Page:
DOCTORS are calling for a violent patient register to be set up in Spain to combat the growing number of attacks on medical staff.
A staggering 87 per cent of Spanish medics now believe it is necessary to have a register of violent patients.
And the unions have joined their demands for tighter sanctions against offenders with a zero tolerance policy towards aggression.
The president of the College of Physicians in Malaga, Juan José Sanchez Luque, announced the drive at Spain’s first National Day Against Aggression last month.
It comes after 215 assaults – both verbal and physical – were reported in health centres across Andalucia in the first two months of this year alone.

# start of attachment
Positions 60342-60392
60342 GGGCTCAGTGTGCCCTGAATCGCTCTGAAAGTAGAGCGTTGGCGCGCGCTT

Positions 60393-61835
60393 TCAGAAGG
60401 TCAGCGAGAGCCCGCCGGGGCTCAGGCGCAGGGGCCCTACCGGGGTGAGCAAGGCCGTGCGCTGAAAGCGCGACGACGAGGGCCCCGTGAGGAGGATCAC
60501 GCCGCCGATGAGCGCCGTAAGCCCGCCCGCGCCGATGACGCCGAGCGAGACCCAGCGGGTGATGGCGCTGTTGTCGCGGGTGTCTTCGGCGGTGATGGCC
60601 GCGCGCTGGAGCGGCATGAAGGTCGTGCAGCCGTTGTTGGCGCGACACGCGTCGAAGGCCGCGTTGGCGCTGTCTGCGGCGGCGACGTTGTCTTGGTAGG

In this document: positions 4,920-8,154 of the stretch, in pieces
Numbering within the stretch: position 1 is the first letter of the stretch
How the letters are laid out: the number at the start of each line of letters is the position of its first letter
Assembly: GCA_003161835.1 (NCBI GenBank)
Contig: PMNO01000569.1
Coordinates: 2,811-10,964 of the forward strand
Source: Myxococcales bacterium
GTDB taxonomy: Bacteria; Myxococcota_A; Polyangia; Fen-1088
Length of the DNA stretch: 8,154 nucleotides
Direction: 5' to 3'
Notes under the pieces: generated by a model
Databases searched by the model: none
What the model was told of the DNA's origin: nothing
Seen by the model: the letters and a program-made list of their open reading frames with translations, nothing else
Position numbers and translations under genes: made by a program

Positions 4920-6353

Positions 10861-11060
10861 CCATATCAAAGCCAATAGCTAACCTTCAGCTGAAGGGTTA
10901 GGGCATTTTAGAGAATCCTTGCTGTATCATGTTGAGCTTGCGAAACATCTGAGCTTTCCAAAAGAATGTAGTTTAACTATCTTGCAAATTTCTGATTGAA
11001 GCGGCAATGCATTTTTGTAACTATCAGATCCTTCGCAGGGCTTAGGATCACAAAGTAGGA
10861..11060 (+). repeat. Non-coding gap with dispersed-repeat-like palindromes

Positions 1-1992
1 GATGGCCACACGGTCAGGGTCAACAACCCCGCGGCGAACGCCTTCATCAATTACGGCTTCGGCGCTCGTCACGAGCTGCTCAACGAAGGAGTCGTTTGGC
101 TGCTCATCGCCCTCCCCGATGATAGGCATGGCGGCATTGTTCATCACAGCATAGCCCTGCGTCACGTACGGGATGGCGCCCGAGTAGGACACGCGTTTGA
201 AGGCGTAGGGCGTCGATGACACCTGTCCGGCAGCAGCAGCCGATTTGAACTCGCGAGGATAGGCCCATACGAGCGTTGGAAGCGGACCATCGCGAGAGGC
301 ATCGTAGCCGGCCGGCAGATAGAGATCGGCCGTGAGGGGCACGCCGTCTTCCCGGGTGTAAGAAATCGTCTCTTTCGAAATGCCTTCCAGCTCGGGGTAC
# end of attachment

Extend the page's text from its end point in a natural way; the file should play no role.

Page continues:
Sevilla is the province with the most attacks with a shocking 57 recorded, with Almeria at the bottom of the list with five complaints.
But many believe these figures are only the tip of the iceberg due to the number of violent incidents that go unreported.
According to many health professionals the attacks are often related to staff cuts and increased delays.
It comes after a patient attacked a doctor in Madrid with an axe last month.
Three health workers were left with serious scalp injuries and amputated fingers as they tried to defend themselves from a 40-year-old Moroccan believed to have mental health problems.
In La Coruña, doctors and nurses have taken practical steps to learn how to defend themselves against aggression.
The nursing union, SATSE has organised a personal defence course there.